FCC lays out USF reform plan that redirects funds to broadband

The FCC finally revealed its much anticipated Universal Service Fund (USF) reform plans to redirect funds towards extending broadband service to underserved and unserved communities.  Right now, the USF is used to subsidize phone service to rural areas. However, FCC Chairman Genachowski said that while the USF is spending $4.5 billion a year on phone service, it is not effectively helping to drive broadband to about 18 million rural residents.

"The costs of this broadband gap are measured in jobs not created, existing job openings not filled and our nation's competitiveness not advanced," Genachowski said in a speech on Thursday.

Under his proposed plan, which still needs buy-in from the rest of the commission, the plan has two main goals. Beginning in 2012, the Connect America Fund would begin building out broadband service to consumers with the goal of bringing broadband to the 18 million consumers that currently can't get a broadband connection.

"It will help cut the number of Americans bypassed  by broadband by up to one half over the following five years, and it will put us on the path to  universal broadband by the end of the decade," Genachowski said. By connecting millions of unserved Americans who are being left out of the broadband revolution, this plan will bring enormous benefits to individual consumers, our national economy, and our global competitiveness."

In addition to helping to extend wireline broadband, the Connect America Fund would include a Mobility Fund to accelerate rural mobile broadband technology deployments like LTE and WiMAX.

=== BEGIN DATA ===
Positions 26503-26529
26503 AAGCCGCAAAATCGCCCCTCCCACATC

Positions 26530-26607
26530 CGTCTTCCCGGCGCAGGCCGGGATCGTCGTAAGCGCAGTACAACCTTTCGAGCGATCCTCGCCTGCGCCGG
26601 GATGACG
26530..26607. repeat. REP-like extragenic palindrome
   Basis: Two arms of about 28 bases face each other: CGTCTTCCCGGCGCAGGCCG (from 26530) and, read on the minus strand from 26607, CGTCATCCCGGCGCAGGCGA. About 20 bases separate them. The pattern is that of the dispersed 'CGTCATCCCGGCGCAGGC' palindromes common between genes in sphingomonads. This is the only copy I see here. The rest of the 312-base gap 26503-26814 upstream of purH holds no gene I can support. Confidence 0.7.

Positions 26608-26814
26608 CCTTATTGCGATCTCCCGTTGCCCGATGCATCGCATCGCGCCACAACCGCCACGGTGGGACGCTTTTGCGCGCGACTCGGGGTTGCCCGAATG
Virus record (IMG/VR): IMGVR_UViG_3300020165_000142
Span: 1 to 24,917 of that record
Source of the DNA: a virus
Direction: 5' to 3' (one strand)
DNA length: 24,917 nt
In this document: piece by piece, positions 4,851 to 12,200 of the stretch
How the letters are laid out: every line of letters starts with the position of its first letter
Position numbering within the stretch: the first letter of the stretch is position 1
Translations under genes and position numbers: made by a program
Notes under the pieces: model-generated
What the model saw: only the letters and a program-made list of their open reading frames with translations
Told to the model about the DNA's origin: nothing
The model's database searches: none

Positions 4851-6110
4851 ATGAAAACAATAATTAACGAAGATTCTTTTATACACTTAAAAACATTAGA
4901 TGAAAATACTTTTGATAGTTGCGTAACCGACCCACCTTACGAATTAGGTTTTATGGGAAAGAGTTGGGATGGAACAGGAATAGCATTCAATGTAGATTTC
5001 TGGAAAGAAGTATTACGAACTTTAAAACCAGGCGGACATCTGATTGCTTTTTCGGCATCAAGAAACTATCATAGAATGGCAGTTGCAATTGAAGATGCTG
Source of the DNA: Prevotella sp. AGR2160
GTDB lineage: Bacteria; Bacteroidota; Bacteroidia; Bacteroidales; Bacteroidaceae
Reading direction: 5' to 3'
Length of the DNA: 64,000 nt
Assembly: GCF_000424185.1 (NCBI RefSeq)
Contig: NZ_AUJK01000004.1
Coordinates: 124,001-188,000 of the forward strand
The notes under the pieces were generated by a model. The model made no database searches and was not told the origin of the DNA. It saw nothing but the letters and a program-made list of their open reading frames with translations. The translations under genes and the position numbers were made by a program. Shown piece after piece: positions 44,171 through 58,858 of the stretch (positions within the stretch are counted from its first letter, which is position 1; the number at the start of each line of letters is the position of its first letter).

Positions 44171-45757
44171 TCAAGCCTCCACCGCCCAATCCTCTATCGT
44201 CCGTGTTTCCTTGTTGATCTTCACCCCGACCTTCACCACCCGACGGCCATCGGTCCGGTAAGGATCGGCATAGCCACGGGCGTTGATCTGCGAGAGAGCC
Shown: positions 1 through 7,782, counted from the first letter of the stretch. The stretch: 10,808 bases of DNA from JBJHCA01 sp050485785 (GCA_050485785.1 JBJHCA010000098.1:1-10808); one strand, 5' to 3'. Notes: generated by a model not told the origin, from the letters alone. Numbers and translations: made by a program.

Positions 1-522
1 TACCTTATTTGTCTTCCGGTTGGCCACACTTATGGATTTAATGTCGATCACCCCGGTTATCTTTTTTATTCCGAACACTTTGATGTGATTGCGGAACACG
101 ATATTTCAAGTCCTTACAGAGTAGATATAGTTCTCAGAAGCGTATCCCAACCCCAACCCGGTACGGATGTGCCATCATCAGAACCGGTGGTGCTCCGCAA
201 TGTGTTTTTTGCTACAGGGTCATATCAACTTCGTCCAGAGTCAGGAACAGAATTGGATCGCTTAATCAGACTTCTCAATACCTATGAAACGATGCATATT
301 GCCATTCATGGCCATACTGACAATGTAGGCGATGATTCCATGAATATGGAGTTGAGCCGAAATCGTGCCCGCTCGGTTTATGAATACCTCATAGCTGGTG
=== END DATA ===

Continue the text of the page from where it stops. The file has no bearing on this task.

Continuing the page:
Overall, a number of the traditional telcos, including the six that proposed their own America's Broadband Connectivity Plan this past summer like Windstream (Nasdaq: WIN), support the idea of redirecting funds towards broadband.  

"While great progress has been made within our industry to make robust broadband service available to record numbers of consumers, these broken systems have caused many living in high-cost rural areas to be left behind in this increasingly broadband-centered world," Mike Rhoda, senior vice president of government affairs for Windstream. "Refocusing support to broadband deployment in high-cost areas will reap immeasurable economic and social benefits for years to come."

Similarly, the National Telecommunications Cooperative Association (NTCA), while also an advocate of expanding broadband availability to rural areas, argues that the reforms are done in a way that don't cause major disruptions for the smaller ILECs it represents.

"As this long-running process draws to a likely close in the coming weeks, we will continue to press for common-sense reforms that recognize the unique challenges faced by small carriers and the consumers they serve in rural areas across the country," Shirley Bloomfield, NTCA's CEO said in a statement.

For more:
- see the FCC release
- Reuters has this article

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